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|Title:||Gender and psychosocial context as determinants of fibromyalgia symptoms in young adults from the general population|
|Abstract:||OBJECTIVE: To quantify the prevalence of FM (FM research criteria), to describe its components-symptom severity score (SSS) and widespread pain index (WPI)-and to identify biopsychosocial predictors of the severity of SSS as well as WPI using a population-based sample of young adults. METHODS: Participants were part of the 21-year-old follow-up of the EPITeen cohort, which was set up during the 2003-04 school year and comprised subjects born in 1990 attending schools in Porto, Portugal (n = 1719, 51.4% women). Data on biopsychosocial characteristics were collected, and FM-related information was gathered using the Fibromyalgia Survey Questionnaire. Sex-specific multivariate log-binomial regression coefficients (β) and 95% CI were used to quantify the associations between adverse biopsychosocial characteristics and high scores in SSS and WPI. RESULTS: The overall point-prevalence of FM was 1.0%. Women scored significantly higher in SSS and WPI when compared with men. Global psychological distress was strongly and significantly associated with high scores in SSS in women and men (respectively, low sleep quality, β = 1.44, 95% CI 1.05, 1.84 and β = 1.19, 95% CI 0.78, 1.61; depressive symptoms, β = 1.64, 95% CI 1.23, 2.06 and β = 1.14, 95% CI 0.60, 1.70; eating disorders, β = 1.17, 95% CI 0.71, 1.63 and β = 1.15, 95% CI 0.52, 1.78). In women, adverse socioeconomic factors were predictors of high scores in SSS, whereas in men these contexts were significantly associated with high scores in WPI. CONCLUSION: In young adulthood, psychological distress was particularly consistent in predicting SSS and may become useful as a red flag for the establishment of clinical disease.|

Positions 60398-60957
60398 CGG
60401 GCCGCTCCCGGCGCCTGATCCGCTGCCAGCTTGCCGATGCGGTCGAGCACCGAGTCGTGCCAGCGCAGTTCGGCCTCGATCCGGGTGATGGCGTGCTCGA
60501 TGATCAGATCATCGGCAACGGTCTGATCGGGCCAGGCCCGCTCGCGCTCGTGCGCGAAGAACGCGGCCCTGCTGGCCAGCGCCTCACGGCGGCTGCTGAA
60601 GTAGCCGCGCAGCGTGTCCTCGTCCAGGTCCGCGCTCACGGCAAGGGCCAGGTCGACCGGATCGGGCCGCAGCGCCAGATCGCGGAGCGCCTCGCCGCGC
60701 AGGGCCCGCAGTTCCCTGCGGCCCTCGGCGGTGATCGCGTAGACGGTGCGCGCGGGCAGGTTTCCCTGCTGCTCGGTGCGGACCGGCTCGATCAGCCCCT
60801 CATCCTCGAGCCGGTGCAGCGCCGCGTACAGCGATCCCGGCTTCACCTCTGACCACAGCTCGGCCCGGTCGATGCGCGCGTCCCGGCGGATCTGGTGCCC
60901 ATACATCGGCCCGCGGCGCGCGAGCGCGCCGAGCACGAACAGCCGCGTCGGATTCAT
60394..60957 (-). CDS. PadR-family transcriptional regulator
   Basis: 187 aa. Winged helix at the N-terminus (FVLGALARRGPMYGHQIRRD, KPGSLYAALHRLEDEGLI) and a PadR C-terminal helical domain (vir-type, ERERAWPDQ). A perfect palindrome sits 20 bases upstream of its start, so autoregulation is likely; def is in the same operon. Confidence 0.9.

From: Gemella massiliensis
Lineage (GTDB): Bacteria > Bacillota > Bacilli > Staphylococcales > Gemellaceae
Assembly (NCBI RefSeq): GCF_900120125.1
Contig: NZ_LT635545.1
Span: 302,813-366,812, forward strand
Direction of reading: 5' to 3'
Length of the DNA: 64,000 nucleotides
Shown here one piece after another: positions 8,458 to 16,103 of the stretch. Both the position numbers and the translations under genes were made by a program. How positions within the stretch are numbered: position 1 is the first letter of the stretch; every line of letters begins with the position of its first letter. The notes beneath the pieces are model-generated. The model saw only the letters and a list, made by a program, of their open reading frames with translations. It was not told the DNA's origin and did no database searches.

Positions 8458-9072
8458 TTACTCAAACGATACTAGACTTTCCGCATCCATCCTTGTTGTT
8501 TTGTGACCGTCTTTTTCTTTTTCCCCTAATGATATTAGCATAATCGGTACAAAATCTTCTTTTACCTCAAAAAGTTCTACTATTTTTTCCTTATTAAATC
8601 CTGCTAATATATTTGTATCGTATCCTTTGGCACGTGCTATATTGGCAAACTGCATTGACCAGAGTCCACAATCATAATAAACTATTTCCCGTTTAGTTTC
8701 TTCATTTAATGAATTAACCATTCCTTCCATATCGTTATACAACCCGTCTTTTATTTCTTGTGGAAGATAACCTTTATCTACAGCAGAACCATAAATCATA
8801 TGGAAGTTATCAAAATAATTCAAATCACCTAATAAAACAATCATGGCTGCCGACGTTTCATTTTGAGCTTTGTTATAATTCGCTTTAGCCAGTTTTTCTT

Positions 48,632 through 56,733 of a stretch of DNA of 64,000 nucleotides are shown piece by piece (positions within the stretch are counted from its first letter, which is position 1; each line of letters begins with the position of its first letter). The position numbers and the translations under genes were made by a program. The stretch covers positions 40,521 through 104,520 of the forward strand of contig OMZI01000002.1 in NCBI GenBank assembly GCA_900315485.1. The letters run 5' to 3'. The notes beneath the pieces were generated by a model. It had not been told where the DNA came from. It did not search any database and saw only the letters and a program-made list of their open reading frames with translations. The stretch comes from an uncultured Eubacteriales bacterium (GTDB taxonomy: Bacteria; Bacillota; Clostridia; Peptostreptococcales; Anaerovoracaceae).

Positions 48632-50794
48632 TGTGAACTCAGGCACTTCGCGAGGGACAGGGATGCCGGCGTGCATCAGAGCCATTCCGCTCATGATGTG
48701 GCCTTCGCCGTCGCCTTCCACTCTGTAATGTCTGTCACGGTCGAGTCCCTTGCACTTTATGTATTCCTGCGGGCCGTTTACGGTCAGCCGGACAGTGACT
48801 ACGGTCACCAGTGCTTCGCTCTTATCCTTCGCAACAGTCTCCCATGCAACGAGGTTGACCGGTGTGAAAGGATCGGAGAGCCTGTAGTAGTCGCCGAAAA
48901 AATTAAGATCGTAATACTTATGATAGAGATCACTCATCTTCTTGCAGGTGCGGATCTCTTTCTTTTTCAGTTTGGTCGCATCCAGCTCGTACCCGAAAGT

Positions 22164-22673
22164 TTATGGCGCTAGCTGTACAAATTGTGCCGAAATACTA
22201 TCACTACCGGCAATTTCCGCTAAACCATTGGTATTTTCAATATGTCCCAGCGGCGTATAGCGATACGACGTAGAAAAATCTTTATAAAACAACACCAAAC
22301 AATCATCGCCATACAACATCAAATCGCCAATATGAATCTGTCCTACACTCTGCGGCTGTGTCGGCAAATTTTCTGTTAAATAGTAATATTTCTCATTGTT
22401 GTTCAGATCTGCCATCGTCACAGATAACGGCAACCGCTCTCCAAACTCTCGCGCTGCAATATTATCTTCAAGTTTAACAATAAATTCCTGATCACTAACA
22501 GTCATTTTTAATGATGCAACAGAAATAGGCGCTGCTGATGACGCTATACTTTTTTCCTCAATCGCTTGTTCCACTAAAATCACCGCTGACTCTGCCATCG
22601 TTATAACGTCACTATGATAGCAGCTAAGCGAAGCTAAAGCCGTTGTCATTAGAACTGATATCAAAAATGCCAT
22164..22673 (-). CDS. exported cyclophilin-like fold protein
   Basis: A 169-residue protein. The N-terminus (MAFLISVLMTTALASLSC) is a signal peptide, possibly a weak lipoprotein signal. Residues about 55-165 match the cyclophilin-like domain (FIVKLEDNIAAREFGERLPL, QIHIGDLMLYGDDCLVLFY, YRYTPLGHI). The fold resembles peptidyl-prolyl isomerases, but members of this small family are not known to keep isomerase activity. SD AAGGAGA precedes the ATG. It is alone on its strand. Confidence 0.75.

|Source:||Rheumatology (Oxford), vol. 54(10), p. 1806-1815|
|Document Type:||Artigo em Revista Científica Internacional|
|Appears in Collections:||ISPUP - Artigo em Revista Científica Internacional|
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